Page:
Poetry Review: “Winter Trees” by William Carlos Williams

WCW_PoemsWilliam Carlos Williams said he modeled his original form and style of poetry on the language that he heard ordinary people using in his day to day life as a doctor. One of the things that fascinated him was the effect that radio and newspapers, the mass communication of his time, was having on ordinary language. In the second decade of the 21st century, we know that the effect on language by mass communication has only increased exponentially.

Mass communication levels language, simplifies it. Whether this is for the better or worse, I cannot say. How can increasing communication ever be a harmful thing? But than again, how can “genericizing” anything ever be good?

Language evolves. The English of Shakespeare is different from that of Shelley. The English of Shelley bears little in common with that of William Carlos Williams. Distance, time, oceans all change that fragile thing, our common tongue, that holds so many of us together even across the centuries.

Poetry is the most peculiar of arts because it uses as its “tools” the most ordinary of elements, words. The same words that are the “spit and sport of the mundane” are called upon to become transcendent.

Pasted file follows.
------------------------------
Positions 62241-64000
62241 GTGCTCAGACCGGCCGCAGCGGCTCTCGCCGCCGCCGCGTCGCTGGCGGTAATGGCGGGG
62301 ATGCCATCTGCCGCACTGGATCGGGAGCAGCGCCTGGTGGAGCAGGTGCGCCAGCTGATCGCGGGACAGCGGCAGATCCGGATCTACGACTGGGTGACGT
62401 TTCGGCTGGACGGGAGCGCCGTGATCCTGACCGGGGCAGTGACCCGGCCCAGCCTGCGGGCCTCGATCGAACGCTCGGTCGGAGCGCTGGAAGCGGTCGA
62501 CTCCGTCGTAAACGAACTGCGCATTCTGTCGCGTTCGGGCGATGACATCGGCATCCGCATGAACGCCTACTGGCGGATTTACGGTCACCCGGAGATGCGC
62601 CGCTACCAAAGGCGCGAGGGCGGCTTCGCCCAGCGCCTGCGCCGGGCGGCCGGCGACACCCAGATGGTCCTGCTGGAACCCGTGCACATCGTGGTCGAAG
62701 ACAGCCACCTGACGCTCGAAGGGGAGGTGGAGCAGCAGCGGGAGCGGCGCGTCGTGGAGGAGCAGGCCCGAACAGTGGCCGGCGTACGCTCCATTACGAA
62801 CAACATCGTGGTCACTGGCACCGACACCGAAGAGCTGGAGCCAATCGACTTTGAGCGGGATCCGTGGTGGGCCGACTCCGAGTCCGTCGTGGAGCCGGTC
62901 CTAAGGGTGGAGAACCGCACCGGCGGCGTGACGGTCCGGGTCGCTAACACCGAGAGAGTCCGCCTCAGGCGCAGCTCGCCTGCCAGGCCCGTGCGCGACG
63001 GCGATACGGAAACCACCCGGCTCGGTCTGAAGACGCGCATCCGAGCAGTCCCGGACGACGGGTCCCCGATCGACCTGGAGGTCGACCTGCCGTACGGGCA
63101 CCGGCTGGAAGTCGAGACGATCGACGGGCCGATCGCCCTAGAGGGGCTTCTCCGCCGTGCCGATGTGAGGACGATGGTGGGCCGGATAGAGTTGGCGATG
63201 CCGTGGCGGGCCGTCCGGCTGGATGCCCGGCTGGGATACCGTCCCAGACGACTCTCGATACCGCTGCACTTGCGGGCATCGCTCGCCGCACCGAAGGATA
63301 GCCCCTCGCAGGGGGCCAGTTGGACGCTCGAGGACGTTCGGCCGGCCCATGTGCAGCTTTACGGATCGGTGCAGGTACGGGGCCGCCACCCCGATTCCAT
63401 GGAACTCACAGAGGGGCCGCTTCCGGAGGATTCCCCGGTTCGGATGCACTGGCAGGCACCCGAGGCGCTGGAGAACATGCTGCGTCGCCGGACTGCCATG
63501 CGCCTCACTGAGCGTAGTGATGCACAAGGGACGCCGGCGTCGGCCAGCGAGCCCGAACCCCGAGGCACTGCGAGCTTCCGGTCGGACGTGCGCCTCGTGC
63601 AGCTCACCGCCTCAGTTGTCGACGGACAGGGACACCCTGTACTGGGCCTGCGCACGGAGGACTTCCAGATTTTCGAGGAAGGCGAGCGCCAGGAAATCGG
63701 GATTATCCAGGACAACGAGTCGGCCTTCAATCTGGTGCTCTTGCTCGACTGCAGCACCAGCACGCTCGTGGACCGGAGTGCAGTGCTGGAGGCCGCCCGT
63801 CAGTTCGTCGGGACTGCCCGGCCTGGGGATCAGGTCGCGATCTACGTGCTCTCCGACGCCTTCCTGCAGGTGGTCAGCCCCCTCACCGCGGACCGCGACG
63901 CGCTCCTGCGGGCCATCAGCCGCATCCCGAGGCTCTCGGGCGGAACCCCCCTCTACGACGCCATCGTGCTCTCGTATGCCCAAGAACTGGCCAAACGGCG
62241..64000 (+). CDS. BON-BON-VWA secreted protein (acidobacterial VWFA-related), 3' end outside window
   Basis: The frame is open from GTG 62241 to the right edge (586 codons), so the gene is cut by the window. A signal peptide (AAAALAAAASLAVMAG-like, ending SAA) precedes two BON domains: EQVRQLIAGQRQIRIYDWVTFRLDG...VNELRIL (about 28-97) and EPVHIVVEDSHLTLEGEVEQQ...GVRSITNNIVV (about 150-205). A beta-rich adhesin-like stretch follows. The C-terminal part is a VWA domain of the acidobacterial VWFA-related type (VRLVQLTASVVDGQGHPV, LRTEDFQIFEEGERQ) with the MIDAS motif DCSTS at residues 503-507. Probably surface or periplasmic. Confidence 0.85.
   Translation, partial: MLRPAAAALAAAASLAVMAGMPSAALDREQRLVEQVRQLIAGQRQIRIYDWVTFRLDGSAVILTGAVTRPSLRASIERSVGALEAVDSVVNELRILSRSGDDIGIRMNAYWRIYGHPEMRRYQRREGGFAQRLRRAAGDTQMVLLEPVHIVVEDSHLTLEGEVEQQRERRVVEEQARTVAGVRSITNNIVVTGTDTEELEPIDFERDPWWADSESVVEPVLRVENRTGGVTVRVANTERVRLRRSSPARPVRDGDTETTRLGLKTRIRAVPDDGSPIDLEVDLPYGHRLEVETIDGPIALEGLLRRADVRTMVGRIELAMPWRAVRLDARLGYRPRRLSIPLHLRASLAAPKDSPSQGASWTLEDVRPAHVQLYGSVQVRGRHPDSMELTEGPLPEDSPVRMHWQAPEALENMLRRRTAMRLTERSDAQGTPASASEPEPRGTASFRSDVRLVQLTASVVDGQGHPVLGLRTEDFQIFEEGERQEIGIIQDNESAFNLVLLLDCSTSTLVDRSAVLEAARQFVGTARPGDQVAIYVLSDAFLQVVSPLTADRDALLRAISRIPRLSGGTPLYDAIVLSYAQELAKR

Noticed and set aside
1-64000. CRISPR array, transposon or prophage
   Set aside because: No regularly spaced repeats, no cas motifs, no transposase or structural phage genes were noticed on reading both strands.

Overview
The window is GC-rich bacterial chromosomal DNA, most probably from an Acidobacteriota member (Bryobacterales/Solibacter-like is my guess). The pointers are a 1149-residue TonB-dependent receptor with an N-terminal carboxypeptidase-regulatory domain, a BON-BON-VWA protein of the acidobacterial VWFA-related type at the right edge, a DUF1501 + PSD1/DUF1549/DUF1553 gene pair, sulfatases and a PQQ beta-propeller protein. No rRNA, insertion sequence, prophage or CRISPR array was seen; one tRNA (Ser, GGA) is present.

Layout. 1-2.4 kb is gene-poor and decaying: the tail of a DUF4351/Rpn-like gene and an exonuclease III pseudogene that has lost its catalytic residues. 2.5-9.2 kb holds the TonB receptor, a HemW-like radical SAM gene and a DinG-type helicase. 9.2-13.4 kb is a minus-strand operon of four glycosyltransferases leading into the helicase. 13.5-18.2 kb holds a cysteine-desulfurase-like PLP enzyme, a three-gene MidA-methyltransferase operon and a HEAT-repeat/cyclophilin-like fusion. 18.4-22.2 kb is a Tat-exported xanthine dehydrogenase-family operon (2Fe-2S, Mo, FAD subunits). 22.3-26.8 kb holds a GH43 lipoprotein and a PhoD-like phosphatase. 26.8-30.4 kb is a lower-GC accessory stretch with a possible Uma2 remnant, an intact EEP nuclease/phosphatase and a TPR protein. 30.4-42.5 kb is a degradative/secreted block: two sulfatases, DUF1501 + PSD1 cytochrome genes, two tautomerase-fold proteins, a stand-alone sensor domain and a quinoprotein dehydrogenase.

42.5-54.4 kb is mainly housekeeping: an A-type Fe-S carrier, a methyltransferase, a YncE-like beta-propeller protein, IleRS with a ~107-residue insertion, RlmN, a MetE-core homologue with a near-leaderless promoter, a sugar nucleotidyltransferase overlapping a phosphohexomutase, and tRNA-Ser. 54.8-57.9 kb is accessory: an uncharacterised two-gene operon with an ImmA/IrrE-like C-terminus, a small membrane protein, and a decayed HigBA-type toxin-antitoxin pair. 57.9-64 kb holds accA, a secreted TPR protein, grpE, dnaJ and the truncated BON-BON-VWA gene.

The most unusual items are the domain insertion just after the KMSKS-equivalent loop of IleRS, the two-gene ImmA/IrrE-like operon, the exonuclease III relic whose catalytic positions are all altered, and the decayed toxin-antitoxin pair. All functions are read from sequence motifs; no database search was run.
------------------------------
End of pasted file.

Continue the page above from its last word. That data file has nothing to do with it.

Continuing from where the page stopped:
A music composer has for his or her tools kinds of sounds that are made on instruments specifically created for his or her art. A painter has a palette of colors that rightfully belongs only to God and to artists. But the poor poet must take the same tools that are daily used to sell underwear and information and make them something else all together.

On a winter morning, a poem by Williams on trees seems like just the thing. Notice how Williams uses ordinary language about ordinary things, in this case trees, to make something extraordinary.

Enjoy!

Winter Trees

All the complicated details
of the attiring and
the disattiring are completed!
A liquid moon
moves gently among
the long branches.
Thus having prepared their buds
against a sure winter
the wise trees
stand sleeping in the cold.

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